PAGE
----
MACLEAN’S REPORTS

A few ifs, ands and buts about supersonic jets

Yes, that Concorde 001 is a genuine $2-billion triumph. However . . .

HAL TENNANT February 1 1968
MACLEAN’S REPORTS

A few ifs, ands and buts about supersonic jets

Yes, that Concorde 001 is a genuine $2-billion triumph. However . . .

HAL TENNANT February 1 1968

A few ifs, ands and buts about supersonic jets

Yes, that Concorde 001 is a genuine $2-billion triumph. However . . .

The Concorde is the greatest single advance in the history of transport and marks the beginning of a new age in aviation — the age of the supersonic transport or SST. — from an Air Canada press release announcing the unveiling of Concorde 001 at Toulouse, France, Dec. 11, 1967. AIRLINES and plane-makers can scarce-

ly be blamed for trying very hard to persuade us all that flying faster than sound is a great idea. After all, they have a lot at stake. The Concorde, a joint British-French project, so far has cost two billion dollars and taken eight years to develop and literally hasn't got off the ground even yet. After its maiden flight this spring, the Concorde will undergo three years of in-flight testing before it’s ready for scheduled service.

Air Canada plans to buy four Concordes costing $20 million apiece when they're delivered in 1973 or 1974 and has also spoken for six Boeing supersonic 2707s, which are likely to cost at least $40 million each by delivery time, about 1980. Canadian Pacific Airlines, just as eager for supersonic prestige, has already deposited $600.000 to reserve delivery positions on three Boeing SSTs.

As Air Canada has already pointed out (and can be expected to point out rather frequently over the next five years) traveling in a Concorde at 1400 miles an hour will be just the thing for anybody who’s really in a hurry. From Montreal, London will be only three hours flying time away, and Vancouver little more than two hours. As the press release puts it, “It makes feasible a return trip to Paris in a day, or a ski weekend in the Rockies.”

Some aspects of supersonic travel, however, don’t seem likely to get the same publicity buildup:

□ THE SONIC BOOM, bad enough when it’s caused by relatively light military aircraft, will be far worse from heavy-duty passenger planes. (Sonic boom commonly jolts people and animals on the ground along a 40-mile swath.) In Europe, some aviation writers are suggesting this one hazard alone could be enough to defeat the entire supersonic transport program. But Air Canada’s chief engineer, Jack Dyment, says the boom wouldn’t disturb many people when the first Concordes begin their runs in and out of Canada; they’ll fly mostly over the Atlantic and uninhabited part of northern Quebec. (Nobody at Air Canada, however, has explained why the boom won’t be a big problem on that twohour Montreal-Vancouver run.)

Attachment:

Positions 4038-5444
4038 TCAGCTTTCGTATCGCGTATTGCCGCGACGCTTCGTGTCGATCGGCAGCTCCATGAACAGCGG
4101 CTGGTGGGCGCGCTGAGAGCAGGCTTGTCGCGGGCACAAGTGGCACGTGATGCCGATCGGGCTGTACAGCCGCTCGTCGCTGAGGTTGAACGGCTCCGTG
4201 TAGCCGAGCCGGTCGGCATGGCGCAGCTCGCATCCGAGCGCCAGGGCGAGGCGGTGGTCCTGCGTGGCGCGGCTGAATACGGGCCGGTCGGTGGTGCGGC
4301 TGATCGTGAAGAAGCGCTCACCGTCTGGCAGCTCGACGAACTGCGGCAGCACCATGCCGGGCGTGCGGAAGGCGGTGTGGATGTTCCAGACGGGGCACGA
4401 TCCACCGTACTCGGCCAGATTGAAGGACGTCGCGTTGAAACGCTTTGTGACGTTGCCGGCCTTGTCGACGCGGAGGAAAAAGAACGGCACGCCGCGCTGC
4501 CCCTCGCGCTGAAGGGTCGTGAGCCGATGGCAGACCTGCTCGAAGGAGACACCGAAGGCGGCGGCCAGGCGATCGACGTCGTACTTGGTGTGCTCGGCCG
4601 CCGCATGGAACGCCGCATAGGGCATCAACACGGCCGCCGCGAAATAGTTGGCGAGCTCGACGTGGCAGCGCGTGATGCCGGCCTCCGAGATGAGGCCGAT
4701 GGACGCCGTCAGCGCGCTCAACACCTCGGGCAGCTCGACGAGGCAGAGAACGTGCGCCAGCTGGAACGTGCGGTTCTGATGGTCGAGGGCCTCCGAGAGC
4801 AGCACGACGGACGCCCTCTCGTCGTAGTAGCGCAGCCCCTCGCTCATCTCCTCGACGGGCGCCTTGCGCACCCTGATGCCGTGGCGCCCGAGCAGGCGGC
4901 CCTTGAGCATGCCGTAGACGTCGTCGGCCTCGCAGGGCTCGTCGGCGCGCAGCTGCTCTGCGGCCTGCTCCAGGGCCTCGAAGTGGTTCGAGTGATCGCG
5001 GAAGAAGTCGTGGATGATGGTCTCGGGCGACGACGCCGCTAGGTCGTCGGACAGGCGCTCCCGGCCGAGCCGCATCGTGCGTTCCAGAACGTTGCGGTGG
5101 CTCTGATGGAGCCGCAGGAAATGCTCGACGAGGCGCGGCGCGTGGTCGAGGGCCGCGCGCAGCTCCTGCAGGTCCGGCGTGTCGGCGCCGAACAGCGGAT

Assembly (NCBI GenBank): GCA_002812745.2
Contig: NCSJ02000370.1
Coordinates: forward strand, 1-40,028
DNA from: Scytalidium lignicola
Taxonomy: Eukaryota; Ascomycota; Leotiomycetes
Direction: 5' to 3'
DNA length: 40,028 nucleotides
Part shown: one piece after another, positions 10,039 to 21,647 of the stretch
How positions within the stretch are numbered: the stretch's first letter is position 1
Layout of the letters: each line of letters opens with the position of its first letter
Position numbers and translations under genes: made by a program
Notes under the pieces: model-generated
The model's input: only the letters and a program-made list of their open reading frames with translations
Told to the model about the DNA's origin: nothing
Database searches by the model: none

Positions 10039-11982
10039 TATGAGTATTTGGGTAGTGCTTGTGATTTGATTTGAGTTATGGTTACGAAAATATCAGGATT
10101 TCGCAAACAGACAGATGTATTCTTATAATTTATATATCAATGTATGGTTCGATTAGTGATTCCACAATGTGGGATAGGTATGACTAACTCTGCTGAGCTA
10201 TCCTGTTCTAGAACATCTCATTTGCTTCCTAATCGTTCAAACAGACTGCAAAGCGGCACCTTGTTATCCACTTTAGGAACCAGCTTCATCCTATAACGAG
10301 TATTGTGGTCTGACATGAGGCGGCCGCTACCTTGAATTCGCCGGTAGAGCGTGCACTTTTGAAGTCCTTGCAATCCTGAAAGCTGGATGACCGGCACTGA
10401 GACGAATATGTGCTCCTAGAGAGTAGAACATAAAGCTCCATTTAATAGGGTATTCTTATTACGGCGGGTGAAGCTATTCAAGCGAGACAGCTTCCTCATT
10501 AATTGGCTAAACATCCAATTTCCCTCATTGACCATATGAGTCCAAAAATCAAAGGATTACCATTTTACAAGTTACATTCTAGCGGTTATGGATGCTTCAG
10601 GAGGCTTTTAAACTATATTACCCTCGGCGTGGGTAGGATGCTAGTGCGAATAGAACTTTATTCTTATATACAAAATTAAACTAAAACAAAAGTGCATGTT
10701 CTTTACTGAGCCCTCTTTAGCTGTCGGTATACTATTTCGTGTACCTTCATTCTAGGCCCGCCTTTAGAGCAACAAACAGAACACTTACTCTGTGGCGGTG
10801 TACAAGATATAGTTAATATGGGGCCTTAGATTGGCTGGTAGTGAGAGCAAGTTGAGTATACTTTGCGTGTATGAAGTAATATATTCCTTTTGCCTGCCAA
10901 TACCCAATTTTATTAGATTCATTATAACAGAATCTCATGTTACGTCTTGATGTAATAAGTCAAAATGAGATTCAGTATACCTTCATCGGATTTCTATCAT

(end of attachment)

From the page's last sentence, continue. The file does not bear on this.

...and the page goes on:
□ FARES, as Air Canada has already conceded, will be higher. (Educated guessers say about 10 percent more than for subsonic flights.) Unlike the subsonic jumbo jets (such as the 490passenger Boeing 747 which Air Canada hopes to put into service by 1971) supersonics like the 122passenger Concorde won’t reduce the cost per passenger but increase it.

□ COMFORT during flight will likely be less than on subsonic aircraft, even though seating is more spacious. Climbs and descents will be steeper, accelerations and decelerations more extreme. Passengers will spend a greater proportion of time strapped into their scats and many will suffer what one critical expert calls “psychological discomfort.” Translation: they’ll be scared.

□ COSMIC RAYS (harmful particles of energy traveling through the upper atmosphere) could be a hazard. However, they’re predictable, and SSTs can avoid them either by flying lower or remaining aground until the danger passes. “No one,” says Dyment, “is going to get radiation in their systems from flying with Air Canada.”

□ AIRPORT facilities will be jammed worse than ever by the mid-’70s, though supersonics won’t be much to blame. Biggest offenders will be the jumbo jets with their huge mobs of passengers. The federal Department of Transport expects airport passenger volume in Canada to double over the next five years, then double again in the next five. No matter how much airports are enlarged or revamped, any kind of air travel seems likely to be less pleasant in future than now.

□ SAFETY, the most vital factor of all, is also the most hotly debated. While critics of SSTs concede that the Concorde’s pre-flight and in-flight tests could hardly be more rigorous and its failsafe devices are seemingly as ingenious as can be, the plane’s safe performance is still only theoretical. Will it actually behave as it should in emergencies, such ar. failure of one or more engines? Will its supersonic speeds demand too much of the human beings who must operate it? Will today’s system of weather forecasting provide adequate warning against hail, ice, wind and other turbulence?

Until such questions are answered by practical tests and experience, critics such as Bo K. O. Lundberg of Sweden’s Aeronautical Research Institute are more than skeptical. Brushing aside statements from such esteemed bodies as the International Civil Aviation Organization, Lundberg has declared: “Assurances that SSTs will be as safe as subsonic aircraft can be nothing but wishful thinking.”

There will be little sensation of speed in the Concorde; in fact unless the pilot announces it you won't even know when you've broken the sound barrier. — Air Canada press release.

HAL TENNANT